And, while my timing might end up a bit off -- guess what ... ? I ain't worried anymore.
Consider a few things I wrote in the original December 2013 AAPL to $1,000 article and the more recent Buy Apple and Amazon to Cope With Tech Stock Crash:
From 2013: While it's easy to understand how a stock like Amazon.com (AMZN) can outperform AAPL, there's no explaining how posers, free lunchers and companies with very real question marks do it. I'm not saying these names on the chart on the next page will all crash in 2014 (though a couple likely will). But I am saying AAPL will perform alongside them or better if they somehow manage to replicate their 2013 magic (carpet rides).
Granted I ended up missing with AMZN, but we're talking about AAPL here so let me slide (insert smiley emoticon with excrement-eating grin here).
In that excerpt I'm riffing on the notion that companies such as Facebook (FB) and Twitter (TWTR) have no business outperforming AAPL. And, as investors sold these stocks off, they would look to AAPL:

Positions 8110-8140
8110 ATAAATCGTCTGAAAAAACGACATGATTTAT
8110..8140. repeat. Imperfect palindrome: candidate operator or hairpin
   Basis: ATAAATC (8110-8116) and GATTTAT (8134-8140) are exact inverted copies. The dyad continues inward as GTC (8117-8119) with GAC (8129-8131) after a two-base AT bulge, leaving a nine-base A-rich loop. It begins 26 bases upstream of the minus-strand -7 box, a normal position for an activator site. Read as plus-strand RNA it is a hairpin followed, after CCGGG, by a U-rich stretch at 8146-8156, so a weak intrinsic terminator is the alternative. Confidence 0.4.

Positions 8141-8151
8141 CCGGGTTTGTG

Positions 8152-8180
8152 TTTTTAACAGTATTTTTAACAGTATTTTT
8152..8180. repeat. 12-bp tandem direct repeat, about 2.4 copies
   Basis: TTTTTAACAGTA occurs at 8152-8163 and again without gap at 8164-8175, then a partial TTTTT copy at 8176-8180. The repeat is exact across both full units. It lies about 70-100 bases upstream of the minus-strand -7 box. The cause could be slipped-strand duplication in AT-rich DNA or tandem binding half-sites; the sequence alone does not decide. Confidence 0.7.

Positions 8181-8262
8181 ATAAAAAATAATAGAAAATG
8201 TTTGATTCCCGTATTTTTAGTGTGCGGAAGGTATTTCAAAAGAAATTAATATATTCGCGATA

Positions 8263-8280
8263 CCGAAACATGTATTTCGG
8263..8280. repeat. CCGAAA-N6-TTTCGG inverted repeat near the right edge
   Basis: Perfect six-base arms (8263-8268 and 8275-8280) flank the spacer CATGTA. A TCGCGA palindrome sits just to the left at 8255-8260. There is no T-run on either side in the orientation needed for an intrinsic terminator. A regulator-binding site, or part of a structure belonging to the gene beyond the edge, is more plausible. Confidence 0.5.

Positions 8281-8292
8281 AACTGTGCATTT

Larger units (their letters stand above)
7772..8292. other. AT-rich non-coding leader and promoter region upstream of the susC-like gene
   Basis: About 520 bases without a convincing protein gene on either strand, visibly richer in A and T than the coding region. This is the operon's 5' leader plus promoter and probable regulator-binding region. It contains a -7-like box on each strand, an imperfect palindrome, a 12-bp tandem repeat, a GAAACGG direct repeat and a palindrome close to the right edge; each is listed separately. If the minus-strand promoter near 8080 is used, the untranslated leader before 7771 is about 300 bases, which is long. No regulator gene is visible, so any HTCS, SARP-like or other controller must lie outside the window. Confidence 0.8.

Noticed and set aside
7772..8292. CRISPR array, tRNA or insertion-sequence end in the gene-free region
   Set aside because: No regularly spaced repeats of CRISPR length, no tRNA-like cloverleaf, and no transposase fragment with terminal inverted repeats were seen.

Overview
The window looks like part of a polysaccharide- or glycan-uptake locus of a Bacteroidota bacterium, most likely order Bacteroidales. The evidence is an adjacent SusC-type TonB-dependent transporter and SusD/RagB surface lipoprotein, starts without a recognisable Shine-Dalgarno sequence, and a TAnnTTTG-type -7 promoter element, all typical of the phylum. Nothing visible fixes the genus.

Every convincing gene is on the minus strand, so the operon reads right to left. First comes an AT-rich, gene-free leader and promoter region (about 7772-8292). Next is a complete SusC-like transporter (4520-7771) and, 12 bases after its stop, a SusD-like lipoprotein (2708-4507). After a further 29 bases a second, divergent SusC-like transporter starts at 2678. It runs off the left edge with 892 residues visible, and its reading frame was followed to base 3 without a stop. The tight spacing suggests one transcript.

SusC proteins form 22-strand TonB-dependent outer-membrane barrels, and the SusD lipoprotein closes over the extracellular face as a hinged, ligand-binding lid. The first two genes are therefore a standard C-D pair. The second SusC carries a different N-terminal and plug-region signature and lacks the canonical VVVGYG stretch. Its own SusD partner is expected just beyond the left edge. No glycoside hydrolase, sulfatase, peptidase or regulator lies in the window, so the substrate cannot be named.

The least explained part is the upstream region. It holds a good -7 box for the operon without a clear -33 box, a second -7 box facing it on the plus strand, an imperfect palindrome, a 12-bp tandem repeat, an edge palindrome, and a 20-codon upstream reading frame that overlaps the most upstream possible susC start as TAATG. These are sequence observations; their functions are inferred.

The world gets hip to this ... in 2014. And not merely on a hunch or because it felt like time. Apple will trigger euphoria that, this time, will follow through. Because confidence lost will have been reestablished ...
In 2014, (Tim Cook) wins widespread confidence and ups the ante as AAPL takes it rightful spot at the head of the pack in tech and on Wall Street.
This flight to safety in MSFT, CSCO, HPQ happens not because anybody has any real faith in these companies' futures, but because it's nice to ride out storms with less volatile, dividend-paying stocks. If that's your game, that's cool. But then I have to ask -- why aren't you buying Apple?
If there was ever a flight to safety tech stock, it is (or least ought to be) AAPL.
Now, take a look at two charts -- AAPL's three- and one-month performance against TWTR, FB, MSFT and HPQ (charts courtesy of Yahoo! (YHOO) Finance):
You see what's happening -- my Apple as a flight to safety thesis is beginning to take shape.